Why Ethereum Is Clearly A Security

MicroStrategy CEO Michael Saylor told Altcoin Daily that Ethereum (ETH) is security.

According to Saylor, a cryptocurrency can only be considered a commodity if there is no issuer and no one is making decisions on the network. According to Saylor, the fact that Ethereum was initially issued through an initial coin offering demonstrates that it is not a commodity.

“There’s a management team. There was a pre-mine. There’s a hard fork. There are continual hard forks.”

He also discussed Ethereum’s difficulty bomb and how it is postponed every six months, proving the asset is a security.

If the Ethereum difficulty bomb detonated, it would demotivate miners and complete the network’s transition to a proof-of-stake network.

According to Saylor, a cryptocurrency can only be considered a commodity if there is no issuer and no one is making decisions on the network.

Saylor said:

“If you look at most of these cryptos, where they have hard fork after hard fork after hard fork, the problem with a hard fork is changing the protocol means that some development team is making a decision, and if you can change the protocol in a material way, you can change the monetary protocol. A hard fork can change the issuance pattern, or it can change the value of something. So that makes an investment contract under securities law.”

Saylor believes Ethereum’s ability to change is also a problem in terms of securities law. People, he claims, want a non-changeable decentralized protocol like Bitcoin.

Meanwhile, he acknowledged that securities can be useful. However, “full and fair disclosures” about these tokens are required. Furthermore, he cited the Securities and Exchange Commission’s (SEC) recent statement that any cryptocurrency that generates staking yields is a security.

Saylor’s statement follows a lawsuit filed against Solana (SOL) regarding security.

Many people in the cryptocurrency community disagree with this assessment. Several podcasters have noted that even SEC chairman Gary Gensler has not referred to Ethereum as a security.

According to George at CryptosRUs, even Bitcoin has had upgrades, including the SegWit upgrade, which was one of the reasons for the Bitcoin Cash hard fork.

Senators Kirsten Gillibrand and Cynthia Lummis also proposed a cryptocurrency bill that specifically classified Bitcoin (BTC) and Ethereum as commodities.

DISCLAIMER: The Information on this website is provided as general market commentary and does not constitute investment advice. We encourage you to do your own research before investing.

Join CoinCu Telegram to keep track of news: https://t.me/coincunews

Follow CoinCu Youtube Channel | Follow CoinCu Facebook page

Patrick

CoinCu News

Why Ethereum Is Clearly A Security

MicroStrategy CEO Michael Saylor told Altcoin Daily that Ethereum (ETH) is security.

According to Saylor, a cryptocurrency can only be considered a commodity if there is no issuer and no one is making decisions on the network. According to Saylor, the fact that Ethereum was initially issued through an initial coin offering demonstrates that it is not a commodity.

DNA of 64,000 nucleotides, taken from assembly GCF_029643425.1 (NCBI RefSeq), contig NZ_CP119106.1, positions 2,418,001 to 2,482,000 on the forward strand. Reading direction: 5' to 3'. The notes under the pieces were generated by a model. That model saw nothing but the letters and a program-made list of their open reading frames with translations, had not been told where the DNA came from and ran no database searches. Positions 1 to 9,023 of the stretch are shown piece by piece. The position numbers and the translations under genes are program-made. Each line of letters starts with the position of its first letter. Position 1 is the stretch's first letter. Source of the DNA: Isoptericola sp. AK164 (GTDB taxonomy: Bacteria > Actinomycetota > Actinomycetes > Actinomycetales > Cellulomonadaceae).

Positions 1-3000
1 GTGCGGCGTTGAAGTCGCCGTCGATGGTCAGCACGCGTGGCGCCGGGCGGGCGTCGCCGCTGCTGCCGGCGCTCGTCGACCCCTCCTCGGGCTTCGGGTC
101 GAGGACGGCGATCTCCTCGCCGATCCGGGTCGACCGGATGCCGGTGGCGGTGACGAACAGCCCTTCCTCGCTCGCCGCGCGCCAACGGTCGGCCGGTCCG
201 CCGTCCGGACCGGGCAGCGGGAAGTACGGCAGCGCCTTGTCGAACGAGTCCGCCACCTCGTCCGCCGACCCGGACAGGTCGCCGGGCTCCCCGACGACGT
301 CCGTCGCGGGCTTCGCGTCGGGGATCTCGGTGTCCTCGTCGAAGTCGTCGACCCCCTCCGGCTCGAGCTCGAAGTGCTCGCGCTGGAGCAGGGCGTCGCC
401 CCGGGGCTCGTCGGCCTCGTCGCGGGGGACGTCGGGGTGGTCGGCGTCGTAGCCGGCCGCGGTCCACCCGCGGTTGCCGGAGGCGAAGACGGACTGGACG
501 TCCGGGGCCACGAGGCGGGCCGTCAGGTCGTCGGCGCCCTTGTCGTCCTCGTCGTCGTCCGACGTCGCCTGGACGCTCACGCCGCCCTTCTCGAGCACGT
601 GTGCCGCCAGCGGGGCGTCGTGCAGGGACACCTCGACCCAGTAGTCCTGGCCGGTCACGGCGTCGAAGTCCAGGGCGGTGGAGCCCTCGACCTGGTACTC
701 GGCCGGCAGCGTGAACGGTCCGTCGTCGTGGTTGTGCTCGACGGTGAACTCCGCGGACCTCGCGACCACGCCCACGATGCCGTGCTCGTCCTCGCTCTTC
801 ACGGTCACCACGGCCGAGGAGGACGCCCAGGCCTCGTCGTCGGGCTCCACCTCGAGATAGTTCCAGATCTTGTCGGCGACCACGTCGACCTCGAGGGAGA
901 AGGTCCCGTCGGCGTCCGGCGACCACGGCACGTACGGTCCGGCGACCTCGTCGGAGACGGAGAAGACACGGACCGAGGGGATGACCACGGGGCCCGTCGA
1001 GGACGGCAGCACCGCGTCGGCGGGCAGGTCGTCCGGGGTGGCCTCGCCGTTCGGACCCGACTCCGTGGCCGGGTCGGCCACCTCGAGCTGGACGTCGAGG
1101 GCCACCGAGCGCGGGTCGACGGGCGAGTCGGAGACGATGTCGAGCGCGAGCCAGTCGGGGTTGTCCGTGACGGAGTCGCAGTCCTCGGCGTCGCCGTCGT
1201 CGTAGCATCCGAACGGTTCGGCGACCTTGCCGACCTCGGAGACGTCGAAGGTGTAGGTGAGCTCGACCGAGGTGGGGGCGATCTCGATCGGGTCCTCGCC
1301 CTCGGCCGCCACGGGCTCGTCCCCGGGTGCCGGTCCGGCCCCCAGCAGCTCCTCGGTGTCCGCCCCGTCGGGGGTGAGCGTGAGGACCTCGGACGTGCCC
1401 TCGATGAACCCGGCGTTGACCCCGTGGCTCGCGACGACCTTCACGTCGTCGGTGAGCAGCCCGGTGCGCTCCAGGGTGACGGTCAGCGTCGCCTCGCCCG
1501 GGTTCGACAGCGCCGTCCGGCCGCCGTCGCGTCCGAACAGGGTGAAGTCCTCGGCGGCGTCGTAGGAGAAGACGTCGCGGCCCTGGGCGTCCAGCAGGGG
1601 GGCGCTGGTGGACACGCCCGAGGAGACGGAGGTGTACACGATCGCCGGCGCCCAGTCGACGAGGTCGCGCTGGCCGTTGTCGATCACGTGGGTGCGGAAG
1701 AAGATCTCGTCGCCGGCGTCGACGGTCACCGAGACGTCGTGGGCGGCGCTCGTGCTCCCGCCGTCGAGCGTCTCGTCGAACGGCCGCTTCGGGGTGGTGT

“There’s a management team. There was a pre-mine. There’s a hard fork. There are continual hard forks.”

He also discussed Ethereum’s difficulty bomb and how it is postponed every six months, proving the asset is a security.

If the Ethereum difficulty bomb detonated, it would demotivate miners and complete the network’s transition to a proof-of-stake network.

According to Saylor, a cryptocurrency can only be considered a commodity if there is no issuer and no one is making decisions on the network.

Saylor said:

“If you look at most of these cryptos, where they have hard fork after hard fork after hard fork, the problem with a hard fork is changing the protocol means that some development team is making a decision, and if you can change the protocol in a material way, you can change the monetary protocol. A hard fork can change the issuance pattern, or it can change the value of something. So that makes an investment contract under securities law.”

Saylor believes Ethereum’s ability to change is also a problem in terms of securities law. People, he claims, want a non-changeable decentralized protocol like Bitcoin.

Meanwhile, he acknowledged that securities can be useful. However, “full and fair disclosures” about these tokens are required. Furthermore, he cited the Securities and Exchange Commission’s (SEC) recent statement that any cryptocurrency that generates staking yields is a security.

Saylor’s statement follows a lawsuit filed against Solana (SOL) regarding security.

Many people in the cryptocurrency community disagree with this assessment. Several podcasters have noted that even SEC chairman Gary Gensler has not referred to Ethereum as a security.

According to George at CryptosRUs, even Bitcoin has had upgrades, including the SegWit upgrade, which was one of the reasons for the Bitcoin Cash hard fork.

Senators Kirsten Gillibrand and Cynthia Lummis also proposed a cryptocurrency bill that specifically classified Bitcoin (BTC) and Ethereum as commodities.

DISCLAIMER: The Information on this website is provided as general market commentary and does not constitute investment advice. We encourage you to do your own research before investing.

Join CoinCu Telegram to keep track of news: https://t.me/coincunews

Follow CoinCu Youtube Channel | Follow CoinCu Facebook page

Patrick

CoinCu News

Visited 78 times, 1 visit(s) today